The Staple Singers

Real Gone Music, 2017

REVIEW BY: David Bowling


If you want to know where the funk in funky originated, look no further than The Staple Singers.

Roebuck “Pops” Staples began his career as a teenager in the 1920s. By the 1940s, he had moved to Chicago and formed The Staple Singers with his son Purvis and daughters Mavis and Cleotha. Before attaining huge commercial success with white audiences in the 1970s, they released music for the Vee Jay and Riverside labels, where they became renowned for their gritty brand of gospel music. The mid-1960s found them with Epic/Columbia. Now, their first two albums of gospel and secular music for the label have now been re-released by Real Gone Music as my_heart_sings_the_harmony_web_ad_alt_250 Amen/Why.

Amen is the more traditional of the two releases, and finds Pops Staples arranging a number of gospel songs. “He’s Got The Whole World In His Hands,” “This Train,” “Delilah,” and “Nobody’s Fault But Mine” have more of a straightforward vocal approach than the funky R&B sound of their classic 1970s period.

The two original Pops compositions are both interesting and arguably the best tracks as they still sound fresh today. Mavis just attacks “More Than A Hammer And Nail.” Her gritty vocal runs counter to the upbeat nature of the song. “Do Something For Yourself,” with Pop’s subdued lead vocal, looks ahead to their social statements of the future.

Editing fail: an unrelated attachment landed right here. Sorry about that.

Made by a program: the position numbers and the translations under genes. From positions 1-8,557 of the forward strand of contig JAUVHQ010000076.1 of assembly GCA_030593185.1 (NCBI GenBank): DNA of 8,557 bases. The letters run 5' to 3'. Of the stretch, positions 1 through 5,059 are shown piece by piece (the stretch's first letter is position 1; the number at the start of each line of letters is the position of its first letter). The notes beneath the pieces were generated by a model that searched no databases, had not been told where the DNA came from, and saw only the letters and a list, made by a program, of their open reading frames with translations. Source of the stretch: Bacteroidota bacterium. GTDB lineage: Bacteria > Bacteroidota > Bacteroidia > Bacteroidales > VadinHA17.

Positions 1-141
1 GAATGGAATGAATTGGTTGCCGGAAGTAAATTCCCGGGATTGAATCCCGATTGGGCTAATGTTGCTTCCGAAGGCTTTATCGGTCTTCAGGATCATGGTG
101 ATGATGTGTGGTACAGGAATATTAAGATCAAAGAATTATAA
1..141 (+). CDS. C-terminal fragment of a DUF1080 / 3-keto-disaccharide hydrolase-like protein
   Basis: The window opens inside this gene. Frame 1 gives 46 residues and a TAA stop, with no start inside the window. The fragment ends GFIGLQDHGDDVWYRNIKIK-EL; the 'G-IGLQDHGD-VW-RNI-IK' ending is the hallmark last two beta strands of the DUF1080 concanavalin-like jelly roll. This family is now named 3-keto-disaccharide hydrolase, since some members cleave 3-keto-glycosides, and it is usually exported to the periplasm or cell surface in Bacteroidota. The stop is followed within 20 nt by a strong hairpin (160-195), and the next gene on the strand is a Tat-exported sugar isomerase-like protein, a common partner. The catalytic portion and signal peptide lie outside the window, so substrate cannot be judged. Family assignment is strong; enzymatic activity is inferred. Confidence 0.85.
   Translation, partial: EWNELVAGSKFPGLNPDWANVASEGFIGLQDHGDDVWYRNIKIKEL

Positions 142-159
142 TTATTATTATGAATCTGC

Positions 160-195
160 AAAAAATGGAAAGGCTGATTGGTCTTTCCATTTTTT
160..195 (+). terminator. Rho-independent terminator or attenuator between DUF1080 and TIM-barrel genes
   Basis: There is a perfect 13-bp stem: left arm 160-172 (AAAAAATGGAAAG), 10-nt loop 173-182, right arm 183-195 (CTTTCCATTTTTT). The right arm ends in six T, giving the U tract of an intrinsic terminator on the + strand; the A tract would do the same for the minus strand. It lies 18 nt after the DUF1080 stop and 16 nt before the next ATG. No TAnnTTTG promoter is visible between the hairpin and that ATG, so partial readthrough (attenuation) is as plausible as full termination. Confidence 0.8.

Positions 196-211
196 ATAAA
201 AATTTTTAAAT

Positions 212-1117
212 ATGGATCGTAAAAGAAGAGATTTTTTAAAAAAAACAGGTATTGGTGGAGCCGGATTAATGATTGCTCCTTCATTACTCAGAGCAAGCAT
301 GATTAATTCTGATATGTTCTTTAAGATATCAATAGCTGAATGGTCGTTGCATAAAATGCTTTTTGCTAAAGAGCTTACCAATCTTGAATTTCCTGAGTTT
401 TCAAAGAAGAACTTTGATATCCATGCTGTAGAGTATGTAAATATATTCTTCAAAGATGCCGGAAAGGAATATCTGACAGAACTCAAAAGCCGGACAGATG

The Why album is also gospel-oriented but takes more chances. At the time of its release in 1965, life was changing in America, and a number of the tracks reflect the upheaval of those changes. “Why (Am I Treated So Bad)” is a blunt reply to the barring of black students from an Arkansas High School. It would eventually become an early centerpiece of the Civil Rights movement.

The praise song “King Of Kings” and the moving “I’ve Been Scorned” are equal to their best work. “Move Along Train” contains a slow-building Mavis vocal with Cleotha filling in the gaps, a formula they would rely on in the future. “What Are They Doing (In Heaven Today)” is a light but fun-filled romp.

Amen/Why finds The Staple Singers in transition. Two more 1960s Epic albums would complete the process and lead to their classic sound.

This release finds The Staple Singers on the cusp of stardom. It is a good listen for anyone who wants to explore not only the legacy of the Staples but also the roots of American funk and rhythm & blues.

Rating: B+

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